Temporal and Angular Properties of Gamma-Ray Burst Jets Emerging from Massive Stars

Type Journal Article
Names Brian J. Morsony, Davide Lazzati, Mitchell C. Begelman
Publication The Astrophysical Journal
Volume 665
Issue 1
Pages 569-598
Date August 1, 2007
URL http://adsabs.harvard.edu/abs/2007ApJ...665..569M
Library Catalog NASA ADS
Abstract We study the long-term evolution of relativistic jets in collapsars and examine the effects of viewing angle on the subsequent gamma-ray bursts. We carry out a series of high-resolution simulations of a jet propagating through a stellar envelope in 2D cylindrical coordinates using the FLASH relativistic hydrodynamics module. For the first time, simulations are carried out using an adaptive mesh that allows for a large dynamic range inside the star while still being efficient enough to follow the evolution of the jet long after it breaks out from the star. We single out three phases in the jet evolution: a precursor phase in which relativistic material turbulently shed from the head of the jet first emerges from the star, a shocked-jet phase where a fully shocked jet of material is emerging, and an unshocked-jet phase where the jet consists of a free-streaming, unshocked core surrounded by a thin boundary layer of shocked-jet material. The appearance of these phases will be different to observers at different angles. The precursor has a wide opening angle, the shocked phase has a relatively narrow opening angle, and in the unshocked phase the opening angle increases logarithmically with time. As a consequence, some observers see prolonged dead times of emission even for constant properties of the jet injected in the stellar core. We also present an analytic model that is able to reproduce the overall properties of the jet and its evolution. In an appendix, we present 1D and 2D tests of the FLASH relativistic hydrodynamics module.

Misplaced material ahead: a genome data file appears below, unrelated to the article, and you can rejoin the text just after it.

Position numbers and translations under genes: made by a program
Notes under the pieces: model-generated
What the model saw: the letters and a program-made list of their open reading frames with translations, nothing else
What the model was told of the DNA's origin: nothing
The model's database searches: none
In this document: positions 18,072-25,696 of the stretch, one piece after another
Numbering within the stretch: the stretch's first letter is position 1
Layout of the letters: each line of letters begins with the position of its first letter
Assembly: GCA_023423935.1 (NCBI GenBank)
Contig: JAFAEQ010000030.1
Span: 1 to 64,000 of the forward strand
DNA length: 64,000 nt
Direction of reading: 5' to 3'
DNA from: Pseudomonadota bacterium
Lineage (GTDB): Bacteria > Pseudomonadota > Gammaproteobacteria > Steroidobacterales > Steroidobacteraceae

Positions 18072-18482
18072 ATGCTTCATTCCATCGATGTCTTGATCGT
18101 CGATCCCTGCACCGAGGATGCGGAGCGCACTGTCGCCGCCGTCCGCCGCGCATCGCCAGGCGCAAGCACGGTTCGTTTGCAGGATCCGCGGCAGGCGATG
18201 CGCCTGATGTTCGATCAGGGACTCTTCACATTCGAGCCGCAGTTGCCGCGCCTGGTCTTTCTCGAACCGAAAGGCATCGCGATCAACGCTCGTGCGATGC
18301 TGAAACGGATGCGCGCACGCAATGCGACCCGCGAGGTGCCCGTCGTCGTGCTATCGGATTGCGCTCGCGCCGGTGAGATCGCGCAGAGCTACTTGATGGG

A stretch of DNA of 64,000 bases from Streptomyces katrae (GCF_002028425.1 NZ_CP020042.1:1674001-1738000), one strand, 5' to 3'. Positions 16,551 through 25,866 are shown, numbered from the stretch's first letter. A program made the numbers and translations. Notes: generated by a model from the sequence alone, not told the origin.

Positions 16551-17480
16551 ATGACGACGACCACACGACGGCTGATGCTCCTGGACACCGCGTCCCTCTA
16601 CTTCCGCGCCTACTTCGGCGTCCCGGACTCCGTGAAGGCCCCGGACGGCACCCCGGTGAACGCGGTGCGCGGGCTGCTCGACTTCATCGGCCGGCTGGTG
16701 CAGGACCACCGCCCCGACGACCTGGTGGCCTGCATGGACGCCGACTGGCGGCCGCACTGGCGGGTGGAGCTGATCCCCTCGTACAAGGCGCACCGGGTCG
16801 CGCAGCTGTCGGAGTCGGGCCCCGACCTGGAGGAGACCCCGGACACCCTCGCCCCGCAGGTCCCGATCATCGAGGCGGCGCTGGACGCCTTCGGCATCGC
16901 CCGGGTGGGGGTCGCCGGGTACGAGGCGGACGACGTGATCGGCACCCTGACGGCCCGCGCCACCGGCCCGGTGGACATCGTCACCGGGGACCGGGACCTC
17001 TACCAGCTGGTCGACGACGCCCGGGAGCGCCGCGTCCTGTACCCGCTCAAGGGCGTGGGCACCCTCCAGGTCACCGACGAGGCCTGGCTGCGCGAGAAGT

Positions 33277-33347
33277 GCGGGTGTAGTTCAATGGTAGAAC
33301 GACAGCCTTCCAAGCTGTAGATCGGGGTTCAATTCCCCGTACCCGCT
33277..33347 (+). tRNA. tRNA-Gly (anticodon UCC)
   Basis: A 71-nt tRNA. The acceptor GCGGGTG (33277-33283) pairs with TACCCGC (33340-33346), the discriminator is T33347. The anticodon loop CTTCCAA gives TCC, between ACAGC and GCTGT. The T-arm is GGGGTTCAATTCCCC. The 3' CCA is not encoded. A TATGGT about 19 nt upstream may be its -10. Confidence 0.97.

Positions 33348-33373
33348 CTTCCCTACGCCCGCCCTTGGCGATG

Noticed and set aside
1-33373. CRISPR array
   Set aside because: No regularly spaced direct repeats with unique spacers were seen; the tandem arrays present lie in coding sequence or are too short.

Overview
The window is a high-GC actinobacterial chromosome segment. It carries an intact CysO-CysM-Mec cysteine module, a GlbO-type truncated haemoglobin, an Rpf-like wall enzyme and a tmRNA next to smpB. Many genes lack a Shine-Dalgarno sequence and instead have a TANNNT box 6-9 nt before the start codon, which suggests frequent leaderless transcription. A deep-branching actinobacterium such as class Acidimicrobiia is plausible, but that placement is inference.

Tags GAMMA RAYS: BURSTS, Stars: Supernovae: General, hydrodynamics, shock waves
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